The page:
What is a redundancy?
Generally, an employee is redundant where the employee is surplus to requirements. More specifically redundancy is defined in section 139 Employment Rights Act 1996 as either:
- Where the employer intends to or has stopped trading; or
- Where the work that the employee is employed to do either stops or reduces; or
- Where the work that the employee is employed to do either stops or reduces in the place that the employee was employed to do it.
The redundancy process
Redundancy can be costly for businesses. Pay is based on a sliding scale depending upon age and length of service; redundancy can cost up to £16,320 per employee and a proper redundancy process would need to be followed, taking time and expertise.
In overview, the redundancy process will include at least:
- an announcement meeting explaining the need for redundancy; and
- an compliant invitation to first consultation; and
- a second consultation; and
- and an outcome.
These are the minimum steps that an employer must complete in order for a redundancy to be legally compliant. The exact process and employer should follow will vary from case to case, we need to consider how to evidence the need for a redundancy, the number of employees put at risk of redundancy and whether representatives should be appointed, the possibility of pooling and scoring employees against each other if they do the same or substantially similar roles, and in some cases additional meetings. Our redundancy How to Guides will provide you with guidance and support in determining the correct process but our lawyers remain on hand to help you with this.
You should always seek advice prior to undertaking formal procedures. A redundancy is still a dismissal and failing to properly carry out the process can lead to unfair dismissal claims in the employment tribunals.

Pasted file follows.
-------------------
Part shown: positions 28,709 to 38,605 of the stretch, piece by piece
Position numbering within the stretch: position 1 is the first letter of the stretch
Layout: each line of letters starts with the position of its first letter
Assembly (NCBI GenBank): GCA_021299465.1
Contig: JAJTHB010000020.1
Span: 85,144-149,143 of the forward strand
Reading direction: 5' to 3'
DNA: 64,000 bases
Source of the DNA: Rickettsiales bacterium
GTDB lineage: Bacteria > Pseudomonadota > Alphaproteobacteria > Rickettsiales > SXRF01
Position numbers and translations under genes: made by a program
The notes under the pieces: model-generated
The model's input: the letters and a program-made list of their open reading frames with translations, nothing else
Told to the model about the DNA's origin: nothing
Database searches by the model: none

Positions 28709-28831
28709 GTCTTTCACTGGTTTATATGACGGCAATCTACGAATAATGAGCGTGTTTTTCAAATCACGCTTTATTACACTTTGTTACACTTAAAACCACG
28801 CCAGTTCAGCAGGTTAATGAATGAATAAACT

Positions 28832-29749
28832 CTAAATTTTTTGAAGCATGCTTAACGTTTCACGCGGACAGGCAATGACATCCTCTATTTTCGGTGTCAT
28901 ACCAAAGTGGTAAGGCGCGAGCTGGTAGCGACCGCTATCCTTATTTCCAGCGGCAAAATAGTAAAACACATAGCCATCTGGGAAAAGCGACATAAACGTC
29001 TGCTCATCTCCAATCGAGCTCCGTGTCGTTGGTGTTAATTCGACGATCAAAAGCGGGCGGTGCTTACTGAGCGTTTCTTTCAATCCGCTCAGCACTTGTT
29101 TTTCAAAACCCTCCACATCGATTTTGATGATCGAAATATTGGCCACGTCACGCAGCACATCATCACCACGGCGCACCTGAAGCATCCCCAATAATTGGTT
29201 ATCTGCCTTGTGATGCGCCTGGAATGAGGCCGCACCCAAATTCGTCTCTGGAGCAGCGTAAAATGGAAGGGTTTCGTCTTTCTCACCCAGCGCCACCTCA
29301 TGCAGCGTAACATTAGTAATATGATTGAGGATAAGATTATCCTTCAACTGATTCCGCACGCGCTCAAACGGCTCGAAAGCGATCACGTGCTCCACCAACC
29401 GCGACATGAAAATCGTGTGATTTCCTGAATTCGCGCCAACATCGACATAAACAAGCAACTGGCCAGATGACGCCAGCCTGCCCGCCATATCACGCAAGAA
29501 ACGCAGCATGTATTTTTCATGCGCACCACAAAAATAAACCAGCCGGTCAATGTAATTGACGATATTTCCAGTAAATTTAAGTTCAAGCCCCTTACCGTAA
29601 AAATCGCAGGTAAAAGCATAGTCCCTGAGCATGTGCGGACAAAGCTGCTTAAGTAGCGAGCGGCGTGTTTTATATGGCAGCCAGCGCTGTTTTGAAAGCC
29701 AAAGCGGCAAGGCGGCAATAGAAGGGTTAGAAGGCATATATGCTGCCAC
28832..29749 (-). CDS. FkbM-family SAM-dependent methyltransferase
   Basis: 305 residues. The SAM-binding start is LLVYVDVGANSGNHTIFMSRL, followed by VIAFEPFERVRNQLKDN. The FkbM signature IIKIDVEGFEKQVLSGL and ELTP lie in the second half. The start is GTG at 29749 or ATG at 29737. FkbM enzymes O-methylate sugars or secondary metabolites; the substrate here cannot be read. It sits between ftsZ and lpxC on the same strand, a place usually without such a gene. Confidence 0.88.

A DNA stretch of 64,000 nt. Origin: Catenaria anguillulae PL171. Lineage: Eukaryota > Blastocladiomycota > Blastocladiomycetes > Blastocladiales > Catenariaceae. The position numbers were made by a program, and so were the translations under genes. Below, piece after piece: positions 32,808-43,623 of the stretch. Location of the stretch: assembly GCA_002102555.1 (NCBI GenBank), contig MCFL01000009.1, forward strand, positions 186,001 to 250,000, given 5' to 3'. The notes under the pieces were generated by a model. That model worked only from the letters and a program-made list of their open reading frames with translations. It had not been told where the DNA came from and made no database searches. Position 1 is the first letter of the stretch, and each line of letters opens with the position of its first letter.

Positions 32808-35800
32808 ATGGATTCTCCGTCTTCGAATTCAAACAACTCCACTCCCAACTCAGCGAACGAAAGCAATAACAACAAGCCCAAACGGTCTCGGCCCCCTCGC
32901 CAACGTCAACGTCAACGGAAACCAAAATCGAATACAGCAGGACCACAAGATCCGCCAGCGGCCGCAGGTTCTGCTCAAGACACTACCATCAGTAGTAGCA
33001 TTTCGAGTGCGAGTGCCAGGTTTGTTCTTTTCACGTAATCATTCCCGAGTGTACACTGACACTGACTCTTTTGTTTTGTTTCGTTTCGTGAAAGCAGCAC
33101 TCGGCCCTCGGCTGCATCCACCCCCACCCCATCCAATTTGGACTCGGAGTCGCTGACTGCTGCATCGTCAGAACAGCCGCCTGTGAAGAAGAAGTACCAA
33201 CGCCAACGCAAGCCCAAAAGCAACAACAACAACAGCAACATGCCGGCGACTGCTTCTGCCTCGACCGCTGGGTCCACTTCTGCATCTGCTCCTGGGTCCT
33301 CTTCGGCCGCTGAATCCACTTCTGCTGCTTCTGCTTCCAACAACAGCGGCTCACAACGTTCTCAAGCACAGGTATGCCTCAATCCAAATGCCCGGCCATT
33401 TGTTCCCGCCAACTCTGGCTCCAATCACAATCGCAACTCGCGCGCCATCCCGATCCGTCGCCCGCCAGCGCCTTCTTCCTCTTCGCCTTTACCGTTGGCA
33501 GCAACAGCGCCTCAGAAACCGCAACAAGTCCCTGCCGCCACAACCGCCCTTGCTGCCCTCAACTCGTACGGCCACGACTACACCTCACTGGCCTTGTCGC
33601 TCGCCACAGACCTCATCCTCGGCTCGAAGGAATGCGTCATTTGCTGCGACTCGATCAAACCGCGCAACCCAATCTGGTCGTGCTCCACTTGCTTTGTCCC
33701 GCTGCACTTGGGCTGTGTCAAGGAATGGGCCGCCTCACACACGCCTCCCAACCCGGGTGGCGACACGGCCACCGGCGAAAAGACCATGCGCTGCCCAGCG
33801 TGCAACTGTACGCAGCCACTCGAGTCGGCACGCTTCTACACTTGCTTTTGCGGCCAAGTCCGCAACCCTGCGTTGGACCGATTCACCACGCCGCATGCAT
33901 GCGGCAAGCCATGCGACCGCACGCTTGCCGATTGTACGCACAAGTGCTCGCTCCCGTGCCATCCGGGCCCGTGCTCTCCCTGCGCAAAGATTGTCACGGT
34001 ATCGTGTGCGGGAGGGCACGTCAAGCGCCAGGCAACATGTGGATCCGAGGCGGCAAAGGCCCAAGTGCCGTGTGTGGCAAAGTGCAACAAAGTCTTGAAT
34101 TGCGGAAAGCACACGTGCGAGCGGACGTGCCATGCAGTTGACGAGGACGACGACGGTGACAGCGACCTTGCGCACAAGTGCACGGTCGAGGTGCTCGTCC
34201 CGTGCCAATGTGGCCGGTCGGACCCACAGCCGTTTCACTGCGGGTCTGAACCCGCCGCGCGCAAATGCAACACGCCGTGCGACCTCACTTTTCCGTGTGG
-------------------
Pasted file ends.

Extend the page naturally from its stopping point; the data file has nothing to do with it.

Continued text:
What are the alternatives to redundancy?
There are lots of steps that can be taken to try and avoid redundancy. Below are some of the most popular methods but there are additional ways, including commercial methods not discussed below, to try and avoid redundancy.
Short service dismissals
Employees with less than two years service can be dismissed without any process whatsoever and they are prohibited from bringing unfair dismissal claims in most cases. More importantly, employees with less than two years service are not entitled to redundancy pay. Assessing employee start dates is a quick and cost effective way of avoiding redundancies, particularly where the business can do without those employees.
There are lots of exceptions to the two year rule however, some of which entitle the employee to bring a claim for unfair dismissal. It is always advisable that employers take advice before undertaking a short service dismissal and provide employees with a dismissal letter detailing the reason for the dismissal. It should be noted that employees with less than two years service can always bring claims for discrimination so extra should be taken to manage this risk.
Remove temporary staff
Temporary and agency staff can incur enhanced costs. The needs of the business should be assessed to determine whether temporary and agency staff are necessary. Depending upon the terms it may be possible to terminate contracts and temporary remove staff, and their associated costs, from the business with minimal risk of employment tribunal claims.